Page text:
- The medical diagnosis is considered the holy grail in medicine, and dictates treatment protocol.
- As more and more patients go misdiagnosed or even undiagnosed, should we consider another option for basis of treatment.
- The National Institutes of Health even has a special ‘Undiagnosed Diseases Program’ that acknowledges, “Trying to find an underlying diagnosis for many conditions can be a very long and frustrating experience. With more rare conditions, a diagnosis can often take many years.”
- A radical new approach in medicine aims to eliminate the diagnosis, focus solely on why dysfunction and symptoms are exhibiting, and tailor treatment to each patient based on these ‘whys’.
- Treatment then becomes very personalized, regardless of diagnosis. Is this the future of medicine? And is this really the death of the diagnosis?
It is the holy grail of medicine – the diagnosis. TV shows like ‘House‘ were based upon finding the correct diagnosis in dramatic and somewhat unrealistic fashion, as it is the only way to move forward and treat the patient. Doctors find a diagnosis, and only then can they construct a plan of action to bring you back to health. And while this approach of diagnosis first and then a generalized treatment has worked for quite some time, does it have merit in the 21st century where we have seen an explosion of complex and chronic conditions?
I recently had the pleasure of speaking with an internist who specialized in undiagnosed patients and is part of NIH’s Undiagnosed Diseases Program. These patients are passed along from physician to physician, specialist to specialist, yet they are not treated for their health problems because a definitive diagnosis cannot be determined. The symptoms are real – the discomfort and agony are real – but for whatever the reason, a diagnosis is impossible. And without the all-mighty diagnosis, nothing can be done for these patients. They drift along hoping that someone will give them a diagnosis, so they can then begin their treatment and hopefully alleviate some of their symptoms. That’s just how important the diagnosis has become.Research shows women are more likely to wait longer for a health diagnosis and to be told it’s ‘all in their heads’. That can be lethal: diagnostic errors cause 40,000-80,000 deaths in the US alone.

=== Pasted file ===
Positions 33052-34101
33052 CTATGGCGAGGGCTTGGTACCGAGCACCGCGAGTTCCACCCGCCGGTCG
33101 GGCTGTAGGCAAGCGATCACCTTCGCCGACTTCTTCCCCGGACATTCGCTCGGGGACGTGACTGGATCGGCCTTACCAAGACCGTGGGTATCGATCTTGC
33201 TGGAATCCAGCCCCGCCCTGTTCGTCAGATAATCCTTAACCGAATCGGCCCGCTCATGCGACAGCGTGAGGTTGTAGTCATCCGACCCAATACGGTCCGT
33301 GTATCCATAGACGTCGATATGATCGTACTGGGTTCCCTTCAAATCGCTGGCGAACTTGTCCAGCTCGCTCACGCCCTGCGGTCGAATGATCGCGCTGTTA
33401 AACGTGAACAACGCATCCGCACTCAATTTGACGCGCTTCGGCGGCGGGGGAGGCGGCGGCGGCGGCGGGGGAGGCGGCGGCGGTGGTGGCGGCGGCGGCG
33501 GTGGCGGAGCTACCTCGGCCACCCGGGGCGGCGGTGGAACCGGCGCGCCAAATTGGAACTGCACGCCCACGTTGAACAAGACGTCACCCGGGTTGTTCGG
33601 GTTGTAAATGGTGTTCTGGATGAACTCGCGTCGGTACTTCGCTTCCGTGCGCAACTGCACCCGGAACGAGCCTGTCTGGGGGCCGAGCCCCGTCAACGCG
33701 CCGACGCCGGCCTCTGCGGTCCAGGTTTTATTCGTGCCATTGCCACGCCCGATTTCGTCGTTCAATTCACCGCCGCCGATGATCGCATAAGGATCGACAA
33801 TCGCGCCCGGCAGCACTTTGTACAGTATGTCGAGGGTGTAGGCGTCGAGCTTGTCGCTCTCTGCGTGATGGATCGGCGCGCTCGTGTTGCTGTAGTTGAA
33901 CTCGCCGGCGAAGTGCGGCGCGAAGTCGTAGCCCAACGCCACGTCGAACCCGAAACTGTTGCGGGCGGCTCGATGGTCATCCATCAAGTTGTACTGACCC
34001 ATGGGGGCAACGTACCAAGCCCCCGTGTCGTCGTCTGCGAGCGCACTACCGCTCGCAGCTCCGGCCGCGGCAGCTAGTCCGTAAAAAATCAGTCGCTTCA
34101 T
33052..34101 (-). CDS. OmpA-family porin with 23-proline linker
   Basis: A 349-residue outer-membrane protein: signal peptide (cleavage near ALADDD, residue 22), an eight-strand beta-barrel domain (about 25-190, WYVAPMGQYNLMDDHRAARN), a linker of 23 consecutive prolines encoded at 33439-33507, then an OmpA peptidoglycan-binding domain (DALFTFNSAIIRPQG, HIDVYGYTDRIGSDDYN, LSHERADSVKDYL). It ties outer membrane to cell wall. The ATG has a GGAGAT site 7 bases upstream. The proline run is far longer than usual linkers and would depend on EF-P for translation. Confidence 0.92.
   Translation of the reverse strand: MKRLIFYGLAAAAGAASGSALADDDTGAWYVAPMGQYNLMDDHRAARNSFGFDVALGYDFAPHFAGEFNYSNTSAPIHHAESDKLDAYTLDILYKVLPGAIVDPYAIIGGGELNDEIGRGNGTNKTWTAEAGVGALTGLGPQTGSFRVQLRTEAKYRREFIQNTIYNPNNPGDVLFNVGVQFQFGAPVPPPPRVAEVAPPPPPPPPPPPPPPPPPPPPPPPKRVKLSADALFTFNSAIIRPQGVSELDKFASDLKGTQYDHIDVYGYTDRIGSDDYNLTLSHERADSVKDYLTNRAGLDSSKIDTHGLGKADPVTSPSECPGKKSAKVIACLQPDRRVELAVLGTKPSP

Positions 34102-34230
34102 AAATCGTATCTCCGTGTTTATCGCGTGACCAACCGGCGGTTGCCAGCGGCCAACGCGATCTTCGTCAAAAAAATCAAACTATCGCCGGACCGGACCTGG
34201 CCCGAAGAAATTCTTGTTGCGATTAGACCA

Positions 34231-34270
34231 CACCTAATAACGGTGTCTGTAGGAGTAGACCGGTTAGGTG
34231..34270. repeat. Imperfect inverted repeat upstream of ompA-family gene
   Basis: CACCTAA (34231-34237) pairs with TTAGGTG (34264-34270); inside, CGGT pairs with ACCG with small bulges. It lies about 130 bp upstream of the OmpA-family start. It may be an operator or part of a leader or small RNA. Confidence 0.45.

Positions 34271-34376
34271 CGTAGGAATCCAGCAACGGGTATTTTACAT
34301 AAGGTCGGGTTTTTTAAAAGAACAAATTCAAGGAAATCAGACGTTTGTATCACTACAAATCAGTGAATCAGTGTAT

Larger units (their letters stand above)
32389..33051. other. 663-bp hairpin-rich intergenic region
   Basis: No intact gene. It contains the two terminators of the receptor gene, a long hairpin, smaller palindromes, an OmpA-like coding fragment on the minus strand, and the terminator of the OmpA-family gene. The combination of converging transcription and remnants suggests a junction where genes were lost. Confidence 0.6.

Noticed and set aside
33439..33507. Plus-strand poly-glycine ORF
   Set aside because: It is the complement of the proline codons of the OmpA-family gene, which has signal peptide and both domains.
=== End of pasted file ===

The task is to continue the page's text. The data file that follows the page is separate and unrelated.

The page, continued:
So why the title “The Death of the Diagnosis“? Because, for all we know about the human being and that we are not machines, but truly unique individuals, the diagnosis means nothing! It’s a bold statement that most doctors would cringe at, but it’s one that a growing number of open-minded physicians are beginning to embrace. Let me explain why.
A patient arrives to a doctor’s office with the following complaints: headache, fatigue, poor memory, loss of concentration, minor gastrointestinal complaints, depressive mood, and some general pain in the joints and lower back. And to be honest, those are most likely just the main symptoms that the patient could come up with at the time. Maybe they also have some pains in the gums from time to time, or slight muscle twitches that they dismissed as a post-workout spasm, and have no relevance to this evaluation. The stressful work situation they are in also doesn’t have much to do with this health problem, or does it? Did they mention the diet of fried and processed foods mostly eaten late at night? Or the fact they work around some chemical solvents from time to time? Or that their father-in-law is battling cancer and it has put strain on their relationship with their partner? Probably not.